The Department of Justice argues that there’s “compelling” interest in keeping criminals investigations private and insists Microsoft has no grounds for this lawsuit. Unlike its recent battle with Apple, it doesn’t seem there’s a third option to remedy this situation; it will ultimately have to be decided on by the courts.There’s no way to sugarcoat it — even if you create long, unique passwords and limit the amount of info you post online, your digital security is still at major risk. A breach in just one account can lead to a devastating domino effect.
One Amazon user learned this the hard way when a clever scammer used the shopping site to steal his identity. Former software developer Eric Springer posted on Medium this week how he was hacked not once but three times through Amazon’s customer service feature.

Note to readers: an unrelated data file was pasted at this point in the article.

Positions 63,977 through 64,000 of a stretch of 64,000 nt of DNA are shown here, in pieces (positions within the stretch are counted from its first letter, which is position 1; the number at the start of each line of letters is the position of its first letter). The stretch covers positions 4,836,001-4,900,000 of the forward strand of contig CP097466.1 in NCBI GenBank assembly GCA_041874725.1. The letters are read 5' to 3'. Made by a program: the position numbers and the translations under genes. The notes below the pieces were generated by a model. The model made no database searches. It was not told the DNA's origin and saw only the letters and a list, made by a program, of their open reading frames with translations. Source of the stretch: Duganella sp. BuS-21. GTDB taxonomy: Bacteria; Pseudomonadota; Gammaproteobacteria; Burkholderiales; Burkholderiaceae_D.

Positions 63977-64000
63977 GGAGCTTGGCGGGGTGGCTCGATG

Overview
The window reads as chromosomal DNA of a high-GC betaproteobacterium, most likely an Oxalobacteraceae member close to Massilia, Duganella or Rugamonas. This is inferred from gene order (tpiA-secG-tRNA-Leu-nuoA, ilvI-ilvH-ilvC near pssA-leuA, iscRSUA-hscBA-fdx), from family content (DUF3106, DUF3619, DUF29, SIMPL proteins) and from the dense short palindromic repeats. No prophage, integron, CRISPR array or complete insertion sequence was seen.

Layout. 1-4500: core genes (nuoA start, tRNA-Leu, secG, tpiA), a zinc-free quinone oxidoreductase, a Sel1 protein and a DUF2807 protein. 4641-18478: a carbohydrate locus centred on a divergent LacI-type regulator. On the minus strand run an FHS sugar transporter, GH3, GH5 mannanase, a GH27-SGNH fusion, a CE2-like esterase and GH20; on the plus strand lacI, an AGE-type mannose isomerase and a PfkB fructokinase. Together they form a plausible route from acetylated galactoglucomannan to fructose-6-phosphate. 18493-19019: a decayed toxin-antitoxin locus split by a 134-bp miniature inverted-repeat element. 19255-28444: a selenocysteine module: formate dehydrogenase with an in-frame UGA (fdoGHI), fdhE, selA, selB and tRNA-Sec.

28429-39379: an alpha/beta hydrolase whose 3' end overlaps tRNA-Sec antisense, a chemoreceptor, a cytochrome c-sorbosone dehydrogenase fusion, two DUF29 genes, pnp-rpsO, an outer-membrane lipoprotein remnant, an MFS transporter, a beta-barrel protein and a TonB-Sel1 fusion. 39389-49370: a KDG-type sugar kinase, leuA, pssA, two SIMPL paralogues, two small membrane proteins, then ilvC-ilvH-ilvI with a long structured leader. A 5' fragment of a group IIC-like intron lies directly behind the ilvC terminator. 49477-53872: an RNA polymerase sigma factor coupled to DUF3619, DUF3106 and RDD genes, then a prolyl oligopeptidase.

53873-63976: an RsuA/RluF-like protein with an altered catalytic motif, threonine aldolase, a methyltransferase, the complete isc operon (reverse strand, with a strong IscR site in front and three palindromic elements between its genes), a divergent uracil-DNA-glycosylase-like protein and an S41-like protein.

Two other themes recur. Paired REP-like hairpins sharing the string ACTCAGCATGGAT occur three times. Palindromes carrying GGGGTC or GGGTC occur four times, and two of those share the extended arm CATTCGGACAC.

Springer first noticed the breach when he received an email thanking him for contacting Amazon, which he had never done. After a little digging, he found out a thief had impersonated him and supplied just his email address to the agent — and gained Springer’s real address, phone number, and payment information in return. He then managed to get a new copy of Springer’s credit card directly from his bank. Even though Springer repeatedly asked Amazon to stop giving out his personal details, the criminal later obtained another address and credit card through the same scam.
Now the frustrated customer is gone for good. “At this point, Amazon has completely betrayed my trust three times,” Springer wrote. “I have done absolutely everything in my power to secure my account, but it’s hopeless.”
It might sound like a rare occurrence,